The dynamics of the last two years highlights that the Veneto’s foreign trade is shifting towards the east. Exports towards China, Russia and Turkey, namely the countries driving world growth, have increased considerably. However, exports fell towards the Veneto’s traditional trading partners (Germany, the USA, France and the UK), a drop which has been partly offset by the growth within other markets such as Spain, Switzerland, Belgium and Croatia.
Italian exports are currently experiencing a period that is governed by two types of processes: the first type regards the production integration of the majority of European firms within the single market; the second regards the intensification of globalisation. Most affected are industrial processes that make labour intensive products, which face stiff competition in terms of cost and price, especially from emerging Asian countries.
These processes entail reallocation of production factors and in many cases some stages of the production process are delocalised. An additional problem is that of competitiveness, which often involves underlying issues such as innovation as well as the improvement of product quality and sales and after-sales services.
Frequently-used indicators are not always able to measure the dynamics of competitiveness accurately, especially at a time when processes and products are subject to rapid innovation and markets and structures are being overhauled. Export values often do not take into account a change in product quality; consequently an increase in value against the average value of a competitor may either mean an improvement in product quality with positive knock-on effects for competitiveness, or a drop in relative price, which will have negative effects.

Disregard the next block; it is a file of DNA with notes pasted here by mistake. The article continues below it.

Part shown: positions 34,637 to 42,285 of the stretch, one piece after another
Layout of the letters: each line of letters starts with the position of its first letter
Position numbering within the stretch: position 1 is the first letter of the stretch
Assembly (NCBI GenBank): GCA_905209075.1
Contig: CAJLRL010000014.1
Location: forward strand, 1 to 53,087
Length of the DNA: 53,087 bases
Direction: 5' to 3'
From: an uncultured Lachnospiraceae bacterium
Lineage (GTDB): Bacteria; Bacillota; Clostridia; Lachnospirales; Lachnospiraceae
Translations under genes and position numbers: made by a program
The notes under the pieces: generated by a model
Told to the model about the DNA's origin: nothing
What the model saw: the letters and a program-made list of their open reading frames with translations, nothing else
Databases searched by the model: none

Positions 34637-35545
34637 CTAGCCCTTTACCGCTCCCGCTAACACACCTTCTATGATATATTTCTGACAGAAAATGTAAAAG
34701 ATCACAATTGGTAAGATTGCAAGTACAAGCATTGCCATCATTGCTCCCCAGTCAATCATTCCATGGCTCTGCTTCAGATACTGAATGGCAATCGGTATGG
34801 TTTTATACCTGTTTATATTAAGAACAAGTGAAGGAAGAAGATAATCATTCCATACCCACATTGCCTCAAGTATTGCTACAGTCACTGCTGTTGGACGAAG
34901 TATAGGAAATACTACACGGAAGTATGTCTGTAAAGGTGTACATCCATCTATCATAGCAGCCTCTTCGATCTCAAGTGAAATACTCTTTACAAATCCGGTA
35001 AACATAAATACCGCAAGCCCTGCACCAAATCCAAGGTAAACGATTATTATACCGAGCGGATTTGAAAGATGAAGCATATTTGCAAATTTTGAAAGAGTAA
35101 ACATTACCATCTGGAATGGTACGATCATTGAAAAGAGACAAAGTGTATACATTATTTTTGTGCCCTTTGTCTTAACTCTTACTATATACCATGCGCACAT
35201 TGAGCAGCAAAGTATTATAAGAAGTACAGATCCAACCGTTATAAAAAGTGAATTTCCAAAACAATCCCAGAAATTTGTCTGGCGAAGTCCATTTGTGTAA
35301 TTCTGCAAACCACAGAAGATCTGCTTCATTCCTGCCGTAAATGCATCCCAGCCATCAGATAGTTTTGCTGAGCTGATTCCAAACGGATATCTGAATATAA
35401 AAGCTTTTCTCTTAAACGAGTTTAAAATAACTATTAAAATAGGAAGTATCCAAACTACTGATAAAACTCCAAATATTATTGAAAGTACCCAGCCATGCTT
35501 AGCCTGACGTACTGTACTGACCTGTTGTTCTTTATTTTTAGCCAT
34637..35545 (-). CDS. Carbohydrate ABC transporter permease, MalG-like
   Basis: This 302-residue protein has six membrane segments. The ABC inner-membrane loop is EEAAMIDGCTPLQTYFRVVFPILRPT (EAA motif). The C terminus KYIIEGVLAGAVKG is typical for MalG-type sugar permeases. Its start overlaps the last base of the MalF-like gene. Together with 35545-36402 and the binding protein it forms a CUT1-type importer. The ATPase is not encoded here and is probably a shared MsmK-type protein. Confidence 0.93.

And in this case the effort to increase entrepreneurial competitiveness is noteworthy: In recent years there has been an increase both in specialised companies producing high technology goods and, consequently, in the supply on foreign markets. In 2005 the Veneto had 9.6% of the national total of specialised companies producing high technology goods, second only to Lombardia (22.2%).
A further indication of the technological quality of goods can be obtained by looking at the export dynamics of the manufacturing sector and aggregating sectors according to the standard OECD classification (2003) (Note 6). Since the end of the nineties the share of Veneto exports of high technology goods has been increasing. The share grew from 6.3% in 1998 to 8.3% in 2005, thus revealing a progressive increase in exports of products with very high added value and which are less affected by the competition from new emerging countries Though still dominant, the share of low technology exports declined, dropping from 44.7% in 1998 to 39.2% in 2005. The share of medium technology exports in this same period of time had limited growth: the share of medium high technology goods rose from 32.8% in 1998 to 34.4% in 2005, while the share of medium low technology goods rose from 16.3% in 1998 to 18.1% in 2005.
These five years were decisive for the changes which have taken place in the economic world, above all for the rules and terms of trade, as well as for the shocks related to geopolitical tensions, the rise in petroleum prices, the exchange rate for the euro against the dollar, all factors which have led to moments of reflection and review of the models of development themselves.